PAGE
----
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researchers find the wasps?
(May 2000 magazine
Parasitic Wasps Could Curb
Mealybug By Jennifer Arnold
August 17, 2001
In an ongoing search for a biological control for papaya
mealybug (Paracoccus marginatus), researchers have singled out two
parasitoid wasps for the job. The researchers are entomologist
Schauff at the Agricultural Research
Service and John Noyes, a colleague at The
Natural History Museum, London, England,
The papaya mealybug is believed to be native to Mexico and
Central America and has the potential to attack a variety of agricultural
crops, including papaya, citrus, cotton and avocado, in addition to preying on
ornamentals, such as the hibiscus. The papaya mealybug was recently introduced
into the United States, with the greatest concentrations of the insect being in
Florida, Puerto Rico and the U.S. Virgin Islands.
Mealybug damage could cause economic losses in the tens of
millions of dollars if left to spread in the United States.
The two candidate wasps, newly discovered species in the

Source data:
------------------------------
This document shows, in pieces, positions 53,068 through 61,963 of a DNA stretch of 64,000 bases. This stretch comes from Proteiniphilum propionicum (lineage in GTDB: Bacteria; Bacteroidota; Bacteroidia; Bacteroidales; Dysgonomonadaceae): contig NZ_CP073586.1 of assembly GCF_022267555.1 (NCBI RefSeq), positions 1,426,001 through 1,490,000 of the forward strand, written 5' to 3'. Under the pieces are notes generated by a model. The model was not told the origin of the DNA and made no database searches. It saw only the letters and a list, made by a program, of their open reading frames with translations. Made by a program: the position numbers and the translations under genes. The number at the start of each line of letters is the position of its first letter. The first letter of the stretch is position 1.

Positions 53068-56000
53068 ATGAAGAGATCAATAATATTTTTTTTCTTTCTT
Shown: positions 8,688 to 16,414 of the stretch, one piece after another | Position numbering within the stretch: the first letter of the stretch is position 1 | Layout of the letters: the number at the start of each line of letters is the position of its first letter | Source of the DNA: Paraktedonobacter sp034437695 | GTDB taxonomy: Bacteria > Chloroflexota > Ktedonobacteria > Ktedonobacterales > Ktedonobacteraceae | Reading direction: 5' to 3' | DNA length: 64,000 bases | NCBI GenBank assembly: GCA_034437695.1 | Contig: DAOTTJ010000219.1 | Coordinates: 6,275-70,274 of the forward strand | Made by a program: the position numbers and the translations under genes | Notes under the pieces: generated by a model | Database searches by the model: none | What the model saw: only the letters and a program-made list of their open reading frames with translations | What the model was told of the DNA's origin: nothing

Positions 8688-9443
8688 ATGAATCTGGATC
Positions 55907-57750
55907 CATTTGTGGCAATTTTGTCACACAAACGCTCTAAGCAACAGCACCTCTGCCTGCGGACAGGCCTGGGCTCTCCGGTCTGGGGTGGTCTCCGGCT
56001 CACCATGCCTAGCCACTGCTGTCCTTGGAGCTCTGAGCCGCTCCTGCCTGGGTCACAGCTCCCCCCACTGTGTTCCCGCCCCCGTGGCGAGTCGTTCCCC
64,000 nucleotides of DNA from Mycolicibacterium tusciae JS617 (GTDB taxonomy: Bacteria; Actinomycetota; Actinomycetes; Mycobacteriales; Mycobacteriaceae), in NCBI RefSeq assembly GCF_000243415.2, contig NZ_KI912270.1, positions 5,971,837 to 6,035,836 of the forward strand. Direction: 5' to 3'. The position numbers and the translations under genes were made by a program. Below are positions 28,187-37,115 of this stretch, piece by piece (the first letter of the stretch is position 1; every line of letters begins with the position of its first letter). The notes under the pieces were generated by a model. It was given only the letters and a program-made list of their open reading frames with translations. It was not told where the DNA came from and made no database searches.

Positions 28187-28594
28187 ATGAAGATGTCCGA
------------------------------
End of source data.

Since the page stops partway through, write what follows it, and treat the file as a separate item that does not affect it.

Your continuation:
genera Pseudleptomastix and Acerophagus, were collected during
field research in Texcoco, Mexico, in 2000.
These tiny wasps are almost invisible--with one species just
about one millimeter long--and look like the average stinging wasp. Dubbed the
mealybug destroyers, the tiny females sting the mealybugs and lay
an egg inside each one. When the eggs hatch, the larvae eat the internal
organs, killing their hosts.
ARS scientists, in conjunction with USDA
Animal and Plant Health Inspection
Service scientists who have reared and released the wasps in the Caribbean,
are now seeing a tremendous impact. They are confident a parasite-release
operation can be an effective tool in the war against papaya mealybugs.
Already, APHIS found that the release of the parasitic wasps
brought a 98 percent reduction in mealybugs near the research sites. In some
areas, scientists are even having trouble finding enough to work on. And the
wasps pose no threat to people, plants or any insects other than the papaya
ARS is the U.S. Department of
Agricultures chief scientific research agency. Entomologist Schauff
is based in Beltsville, Md., with ARS' Systematic Entomology Laboratory.